The participants should be categorized by age and situation and treated accordingly. For example, married people cannot be treated the same as single ones. Married people should have more privacy. For example, married people’s communication with their spouses should be strictly private, but single people should not have intimate communication with members of the opposite sex other than close relatives. In fact, every person in the program must be treated as an individual.
The overseer starts by meeting with each individual under his care to develop a plan for how he is going to supervise that individual. The overseer must be firm and protecting but not overly forceful. If he forces the individual to do something against his will, it won’t work, because there are endless ways to get around supervision. From beginning to end, the program must be free will. In general, the overseer talks with the individual to find out how he is currently using his phone and other devices, in what legitimate and good ways, and tries to work out a plan so that the individual can use his devices for good but not for sin. Following are some of the things that should be done in the first meeting:
- At the very beginning, the individual must agree to keep everything open, to have no secrets on his devices, to not delete things in order to hide wrongdoing, to allow the overseer to check his phone at any time, and to communicate with the overseer to seek help if he is experiencing problems.
- Find out all of the ways the individual currently uses his phone and/or other devices.
- Ask if the individual has experienced any special temptations pertaining to the use of his devices.
- Thoroughly examine the individual’s phone and other devices. First check overall usage for last ten days. (On an iPhone, screen time can be checked easily by going to Settings >> Battery >> “Last 10 Days.”) Then look at every app and find out its function and how the individual uses it.
- Decide on a plan: What apps will be kept? How will they be used? Will something like Covenant Eyes be installed? Will a browser filter be installed? Some individuals should have no use of a web browser, for example, while others should have access to it. The overseer can recommend using the aforementioned protection tools for controlling and filtering.
- Pray together about the program and ask God’s help.
The main thing is to treat each participant as an individual and have good communication and rapport with that individual. The individual’s age, spiritual maturity, and background must be taken into consideration. If an individual has had problems with pornography in the past, for example, he should desire and should be given closer supervision.
The overseer commits to be mindful of the men under his care, to pray for them, and to be observant of them. He will meet each individual under his care at various times (irregular and unexpected, ideally) and do the following things: inquire about the individual’s situation and how he is doing with the Lord; look to see what apps are installed; check overall smartphone use (Settings >> Battery >> “Last 10 Days); check histories (browsers, YouTube, photos, calls, etc.); perhaps look at photos and videos (this depends on each individual’s situation, as we have discussed); and pray with the individual. The overseer doesn’t read the individual’s private communication (e.g., email, SMS, WhatsApp), but he does try to get an idea with whom the individual is communicating. The overseer must allow the individual to explain any particular aspect of his devices and Internet use that might be questionable and not be hasty to condemn.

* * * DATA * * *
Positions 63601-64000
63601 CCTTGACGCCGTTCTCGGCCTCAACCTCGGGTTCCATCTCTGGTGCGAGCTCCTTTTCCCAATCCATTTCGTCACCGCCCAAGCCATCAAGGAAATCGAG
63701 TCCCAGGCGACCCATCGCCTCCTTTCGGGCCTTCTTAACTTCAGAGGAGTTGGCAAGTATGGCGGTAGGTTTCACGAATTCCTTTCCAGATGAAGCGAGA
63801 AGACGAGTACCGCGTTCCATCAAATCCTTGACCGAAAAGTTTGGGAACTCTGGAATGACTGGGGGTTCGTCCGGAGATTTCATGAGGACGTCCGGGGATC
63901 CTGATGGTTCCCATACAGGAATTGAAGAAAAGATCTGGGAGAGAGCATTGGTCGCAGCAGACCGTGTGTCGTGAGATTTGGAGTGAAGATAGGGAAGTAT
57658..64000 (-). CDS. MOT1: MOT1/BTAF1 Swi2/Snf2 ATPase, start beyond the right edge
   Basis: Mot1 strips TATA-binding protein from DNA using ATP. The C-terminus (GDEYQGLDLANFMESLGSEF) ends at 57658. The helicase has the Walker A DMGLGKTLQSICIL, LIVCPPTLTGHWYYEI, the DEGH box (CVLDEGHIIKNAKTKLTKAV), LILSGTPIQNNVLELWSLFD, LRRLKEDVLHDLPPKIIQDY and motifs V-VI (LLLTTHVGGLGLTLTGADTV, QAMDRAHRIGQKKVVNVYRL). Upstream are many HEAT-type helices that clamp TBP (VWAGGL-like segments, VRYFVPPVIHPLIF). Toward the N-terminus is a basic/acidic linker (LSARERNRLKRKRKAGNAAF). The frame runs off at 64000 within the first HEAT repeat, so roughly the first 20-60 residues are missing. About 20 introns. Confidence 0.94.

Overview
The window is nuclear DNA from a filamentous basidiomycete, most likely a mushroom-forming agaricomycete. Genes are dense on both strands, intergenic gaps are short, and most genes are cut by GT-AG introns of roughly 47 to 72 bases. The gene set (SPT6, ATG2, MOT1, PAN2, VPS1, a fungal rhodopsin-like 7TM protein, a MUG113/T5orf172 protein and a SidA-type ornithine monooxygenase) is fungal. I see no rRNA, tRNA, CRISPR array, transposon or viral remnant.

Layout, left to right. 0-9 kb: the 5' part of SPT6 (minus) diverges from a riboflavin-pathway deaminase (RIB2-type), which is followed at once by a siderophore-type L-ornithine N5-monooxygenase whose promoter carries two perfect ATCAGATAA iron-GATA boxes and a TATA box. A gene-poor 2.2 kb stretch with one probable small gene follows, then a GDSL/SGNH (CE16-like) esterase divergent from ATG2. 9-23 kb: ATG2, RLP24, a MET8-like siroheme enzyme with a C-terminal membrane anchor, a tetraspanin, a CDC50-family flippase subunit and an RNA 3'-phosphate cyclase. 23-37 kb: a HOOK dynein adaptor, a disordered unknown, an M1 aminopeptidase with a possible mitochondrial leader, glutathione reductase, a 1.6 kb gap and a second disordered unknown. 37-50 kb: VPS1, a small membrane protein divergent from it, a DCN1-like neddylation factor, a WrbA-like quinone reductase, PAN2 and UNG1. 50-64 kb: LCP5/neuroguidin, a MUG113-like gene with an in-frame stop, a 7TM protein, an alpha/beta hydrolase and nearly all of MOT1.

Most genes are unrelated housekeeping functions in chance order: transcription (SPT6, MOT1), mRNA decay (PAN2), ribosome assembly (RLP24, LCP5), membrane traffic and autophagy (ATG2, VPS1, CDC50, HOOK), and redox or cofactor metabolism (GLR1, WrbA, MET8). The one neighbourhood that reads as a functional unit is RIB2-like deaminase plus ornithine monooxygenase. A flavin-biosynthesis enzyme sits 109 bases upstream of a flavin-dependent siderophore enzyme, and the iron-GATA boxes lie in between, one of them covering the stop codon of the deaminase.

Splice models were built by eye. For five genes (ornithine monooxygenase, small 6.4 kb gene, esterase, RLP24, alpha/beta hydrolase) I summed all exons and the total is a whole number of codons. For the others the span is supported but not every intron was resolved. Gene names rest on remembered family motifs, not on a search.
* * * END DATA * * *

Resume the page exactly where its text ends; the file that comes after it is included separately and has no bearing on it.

The overseers give reports to the church leaders so they can be informed about what is happening.
We cannot emphasize enough the importance of the right attitude on the part of the church leaders and the overseers of this program. If the participants feel that they are being treated with true Christian love, kindness, patience, mercy, and wisdom, if they feel that the overseers are truly wanting to help and protect them and not to dominate them, they will benefit from the program and will want to continue to participate in it. Otherwise, it will be a short-lived thing.
“And be ye kind one to another, tenderhearted, forgiving one another, even as God for Christ's sake hath forgiven you” (Ephesians 4:32).
“Brethren, if a man be overtaken in a fault, ye which are spiritual, restore such an one in the spirit of meekness; considering thyself, lest thou also be tempted. Bear ye one another's burdens, and so fulfil the law of Christ” (Galatians 6:1-2).
The author of the previously cited Family Phone Agreement observes, “This agreement is a WIP, a work in progress. It will need to be adjusted as time goes on.”
Feedback and Adjustment
For this type of program to work, there must be good feedback and adjustment. It can’t be set up and forgotten.
Each church in each place and time is different, and a program like this must be well adapted to the church’s particular situation.
What devices are being used? What are the most popular apps, Internet sites, social media, etc., in that place? What are the main ways that young people in that place are using technology? Are the men happy with the program? Do they want to continue? Do they have suggestions for improvement?
Plus the technology is constantly changing and God’s people must be aware of what is happening and be in control of the technology rather than allowing the technology to control them.